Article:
Thanks for your response. I sent Dan a msg on his blog and if he chooses to provide his opinion on this matter, it might provide details concerning his Goju Ryu Okinawan roots.


    Many of these stories are corroborated by other sources I’ve seen and read.

    Further research points to an important divergence. The Japanese concept of one hit, one kill came from kenjutsu but was improperly applied to Okinawan kara-te, and since the world was peaceful, not much data could be acquired from real life shinken shoubu, so they relied on the use of pads or armor. But armor is not flesh and organs. So an impact that would not be able to stop armor, might indeed be able to explode and damage the central nervous system and organs of a human body. There in, lies a disproportionately large reason why the divergence between Okinawan and japanese karate happened.

    One of the things I noticed by talking to beginners on martial arts topics and my own experimentation is that a fajin or shock type power transfer doesn’t look like it did much of anything on a heavy bag. Whereas a push or mass type strike will make the bag move a lot further. In determining just what exactly was happening there, I came across other stories of people “dropping” their partners that had been armored/padded up, with one type of kick, when another type of kick did an impressive move that moved the other person back a long way. Yet it was the “hit and drop” method that was far more debilitating, even though the person was wearing pads. This could only normally be done by a kick. But internal martial arts in China tried to develop that same power with a hand strike, even going beyond the power of a kick sometimes using only the hands rooted to the ground via the legs.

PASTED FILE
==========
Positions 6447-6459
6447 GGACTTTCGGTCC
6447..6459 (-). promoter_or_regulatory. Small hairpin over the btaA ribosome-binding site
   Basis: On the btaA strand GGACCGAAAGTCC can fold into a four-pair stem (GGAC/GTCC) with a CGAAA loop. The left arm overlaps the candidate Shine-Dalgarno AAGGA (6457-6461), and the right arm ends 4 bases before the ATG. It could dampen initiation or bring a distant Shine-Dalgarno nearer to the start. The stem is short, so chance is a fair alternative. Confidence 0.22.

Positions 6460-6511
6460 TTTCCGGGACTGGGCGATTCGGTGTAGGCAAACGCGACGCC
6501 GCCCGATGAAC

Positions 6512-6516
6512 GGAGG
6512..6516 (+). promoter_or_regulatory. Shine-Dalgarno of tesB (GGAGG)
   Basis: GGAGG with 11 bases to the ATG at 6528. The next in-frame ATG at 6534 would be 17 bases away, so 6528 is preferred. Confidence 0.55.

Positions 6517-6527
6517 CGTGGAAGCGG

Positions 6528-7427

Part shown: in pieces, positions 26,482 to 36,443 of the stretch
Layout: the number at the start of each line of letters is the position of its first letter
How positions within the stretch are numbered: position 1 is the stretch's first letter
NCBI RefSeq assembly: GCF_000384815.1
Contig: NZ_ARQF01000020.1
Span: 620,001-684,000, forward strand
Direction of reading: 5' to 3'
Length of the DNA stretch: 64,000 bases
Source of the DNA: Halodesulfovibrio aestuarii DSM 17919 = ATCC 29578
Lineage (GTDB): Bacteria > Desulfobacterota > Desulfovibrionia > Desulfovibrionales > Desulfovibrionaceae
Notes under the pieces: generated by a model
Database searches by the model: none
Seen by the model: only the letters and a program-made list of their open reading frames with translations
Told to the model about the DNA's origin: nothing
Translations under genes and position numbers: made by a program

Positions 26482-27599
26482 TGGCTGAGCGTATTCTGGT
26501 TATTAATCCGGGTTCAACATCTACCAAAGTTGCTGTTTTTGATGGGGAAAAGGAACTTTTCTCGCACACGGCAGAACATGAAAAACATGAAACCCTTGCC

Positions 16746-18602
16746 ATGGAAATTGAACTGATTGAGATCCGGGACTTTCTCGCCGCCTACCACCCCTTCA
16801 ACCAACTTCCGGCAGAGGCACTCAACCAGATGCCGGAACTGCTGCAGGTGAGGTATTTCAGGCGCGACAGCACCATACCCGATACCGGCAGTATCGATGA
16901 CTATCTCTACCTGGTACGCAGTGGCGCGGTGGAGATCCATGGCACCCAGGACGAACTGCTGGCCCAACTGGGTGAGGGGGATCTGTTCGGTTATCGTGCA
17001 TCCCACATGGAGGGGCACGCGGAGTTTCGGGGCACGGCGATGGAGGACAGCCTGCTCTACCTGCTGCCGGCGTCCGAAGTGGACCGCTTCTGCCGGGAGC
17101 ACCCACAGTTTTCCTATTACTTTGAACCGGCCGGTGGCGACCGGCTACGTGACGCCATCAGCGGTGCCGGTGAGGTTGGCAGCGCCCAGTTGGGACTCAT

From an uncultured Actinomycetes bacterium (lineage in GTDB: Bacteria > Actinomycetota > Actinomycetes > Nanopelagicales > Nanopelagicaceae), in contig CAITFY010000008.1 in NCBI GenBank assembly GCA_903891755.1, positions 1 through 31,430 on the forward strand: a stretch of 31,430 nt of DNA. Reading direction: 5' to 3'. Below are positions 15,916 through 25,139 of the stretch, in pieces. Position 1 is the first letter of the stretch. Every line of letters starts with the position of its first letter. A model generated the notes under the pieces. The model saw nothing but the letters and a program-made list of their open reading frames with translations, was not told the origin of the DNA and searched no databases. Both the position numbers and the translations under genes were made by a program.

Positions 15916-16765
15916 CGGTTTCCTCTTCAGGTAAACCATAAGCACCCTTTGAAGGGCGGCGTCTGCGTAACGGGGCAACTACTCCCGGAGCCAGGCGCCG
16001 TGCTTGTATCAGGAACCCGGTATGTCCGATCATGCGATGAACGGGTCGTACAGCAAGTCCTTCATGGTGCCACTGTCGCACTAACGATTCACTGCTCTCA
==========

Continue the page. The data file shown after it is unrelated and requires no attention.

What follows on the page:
Most people probably use the maki this way. I think the Shaolin guys over in China used a stack of paper nailed up against a wall. There’s a dent in the wall after a few years though.

  3. “I came across other stories of people “dropping” their partners that had been armored/padded up, with one type of kick, when another type of kick did an impressive move that moved the other person back a long way. Yet it was the “hit and drop” method that was far more debilitating, even though the person was wearing pads.”

    I think that was me: http://sooshimkwan.blogspot.com/2011/06/is-balgyeong-valuable-contribution-to.html

    As for the makiwara in (ITF) Taekwon-Do: It’s assembly and use is described in the ITF Encyclopaedia, but honestly, I haven’t seen that many ITF practitioners that use it. In my around two decades of TKD practise, I’ve only seen it maybe two or three times. I personally do not use it.

  4. ymarsakar Says:

    There was another person that said the same thing as you concerning the kick that dropped a person. He’s a student of Albert C. Church from Charleston, S.C. In both cases, the specific kick was never mentioned, only the outcome.

  5. Tom Tordi Says:

    He is using his body by rotating his hips. Not just using his arm. He is also opening and closing his hip seam or qua. And also using the floor up through the legs and into his rotating hip with pressure from the floor. Hardening and power.

  6. Tom Tordi Says:

    I was in Urechi Ryu. They do not fail to harden anything. In fact they harden the whole body. I’ve been in Shotokan JKA now since 1991. They do not fail to rotate the hips, close the hip seam and utilize the whole body. Makiwara is for power and hardening.